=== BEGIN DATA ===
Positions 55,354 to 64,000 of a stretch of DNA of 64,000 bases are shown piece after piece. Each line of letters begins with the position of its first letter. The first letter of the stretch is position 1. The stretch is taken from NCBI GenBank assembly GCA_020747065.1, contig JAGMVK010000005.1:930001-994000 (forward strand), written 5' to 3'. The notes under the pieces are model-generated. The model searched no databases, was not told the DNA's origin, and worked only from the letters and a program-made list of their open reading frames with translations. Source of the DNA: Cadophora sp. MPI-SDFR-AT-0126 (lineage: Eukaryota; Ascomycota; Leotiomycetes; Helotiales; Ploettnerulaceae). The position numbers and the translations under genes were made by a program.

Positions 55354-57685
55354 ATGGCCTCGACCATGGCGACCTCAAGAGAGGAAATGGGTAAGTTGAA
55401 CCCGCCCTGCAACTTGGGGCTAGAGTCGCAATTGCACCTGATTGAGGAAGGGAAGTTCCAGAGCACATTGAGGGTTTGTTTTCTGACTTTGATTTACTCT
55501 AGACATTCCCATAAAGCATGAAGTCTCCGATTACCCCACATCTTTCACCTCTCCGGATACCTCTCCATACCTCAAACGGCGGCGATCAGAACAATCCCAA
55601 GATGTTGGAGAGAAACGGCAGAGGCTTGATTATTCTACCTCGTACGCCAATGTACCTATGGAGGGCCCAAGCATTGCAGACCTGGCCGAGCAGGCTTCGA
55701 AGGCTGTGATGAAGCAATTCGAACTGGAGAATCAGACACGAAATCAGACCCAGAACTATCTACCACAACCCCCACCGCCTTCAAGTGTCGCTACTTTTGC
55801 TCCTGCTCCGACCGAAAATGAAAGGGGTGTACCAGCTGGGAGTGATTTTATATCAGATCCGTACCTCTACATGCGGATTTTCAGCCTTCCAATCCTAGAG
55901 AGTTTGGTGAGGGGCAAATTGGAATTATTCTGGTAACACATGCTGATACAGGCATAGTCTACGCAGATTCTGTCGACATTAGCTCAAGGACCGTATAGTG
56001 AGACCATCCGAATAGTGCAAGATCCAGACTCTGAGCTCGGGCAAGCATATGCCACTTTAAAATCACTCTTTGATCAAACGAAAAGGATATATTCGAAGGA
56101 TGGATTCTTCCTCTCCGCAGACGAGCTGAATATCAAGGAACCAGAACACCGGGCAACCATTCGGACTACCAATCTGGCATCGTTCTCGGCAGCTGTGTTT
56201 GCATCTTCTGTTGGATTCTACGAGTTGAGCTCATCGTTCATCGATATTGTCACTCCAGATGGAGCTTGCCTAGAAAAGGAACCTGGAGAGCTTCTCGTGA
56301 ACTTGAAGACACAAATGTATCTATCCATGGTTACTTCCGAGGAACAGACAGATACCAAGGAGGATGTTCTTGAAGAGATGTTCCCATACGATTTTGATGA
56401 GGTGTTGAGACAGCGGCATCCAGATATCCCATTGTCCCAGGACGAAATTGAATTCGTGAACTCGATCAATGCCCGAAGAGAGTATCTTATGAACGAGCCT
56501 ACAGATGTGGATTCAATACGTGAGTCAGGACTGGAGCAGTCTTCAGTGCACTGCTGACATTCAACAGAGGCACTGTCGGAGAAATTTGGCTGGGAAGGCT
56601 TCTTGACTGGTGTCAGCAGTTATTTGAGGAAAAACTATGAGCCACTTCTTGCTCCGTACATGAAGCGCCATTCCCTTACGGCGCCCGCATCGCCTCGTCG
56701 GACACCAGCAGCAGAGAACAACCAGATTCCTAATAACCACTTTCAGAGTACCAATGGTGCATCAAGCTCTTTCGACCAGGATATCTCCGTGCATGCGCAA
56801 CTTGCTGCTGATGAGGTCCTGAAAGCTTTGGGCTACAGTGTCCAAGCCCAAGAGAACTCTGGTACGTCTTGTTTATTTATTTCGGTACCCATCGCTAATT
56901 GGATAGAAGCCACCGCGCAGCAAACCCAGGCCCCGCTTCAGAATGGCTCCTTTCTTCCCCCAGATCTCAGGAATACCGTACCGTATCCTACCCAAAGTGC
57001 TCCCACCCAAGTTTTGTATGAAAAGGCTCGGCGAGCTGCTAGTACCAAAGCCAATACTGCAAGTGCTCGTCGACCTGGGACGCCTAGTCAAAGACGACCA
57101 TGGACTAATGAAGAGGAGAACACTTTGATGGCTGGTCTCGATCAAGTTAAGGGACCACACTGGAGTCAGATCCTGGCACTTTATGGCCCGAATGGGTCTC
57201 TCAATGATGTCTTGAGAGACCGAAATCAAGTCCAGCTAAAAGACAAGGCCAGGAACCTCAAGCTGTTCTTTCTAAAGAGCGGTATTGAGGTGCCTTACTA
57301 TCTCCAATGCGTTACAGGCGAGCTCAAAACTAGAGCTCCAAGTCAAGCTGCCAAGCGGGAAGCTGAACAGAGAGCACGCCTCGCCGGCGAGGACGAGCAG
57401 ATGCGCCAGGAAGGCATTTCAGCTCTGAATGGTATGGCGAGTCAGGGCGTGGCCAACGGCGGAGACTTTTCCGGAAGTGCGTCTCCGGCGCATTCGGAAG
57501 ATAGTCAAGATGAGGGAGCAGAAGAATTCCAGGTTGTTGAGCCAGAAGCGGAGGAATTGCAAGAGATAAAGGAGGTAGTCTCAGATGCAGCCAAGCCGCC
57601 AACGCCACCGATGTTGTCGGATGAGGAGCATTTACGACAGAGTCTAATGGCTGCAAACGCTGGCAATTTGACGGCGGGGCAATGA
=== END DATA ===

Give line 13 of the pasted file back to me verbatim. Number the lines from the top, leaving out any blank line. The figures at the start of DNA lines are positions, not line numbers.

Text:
56301 ACTTGAAGACACAAATGTATCTATCCATGGTTACTTCCGAGGAACAGACAGATACCAAGGAGGATGTTCTTGAAGAGATGTTCCCATACGATTTTGATGA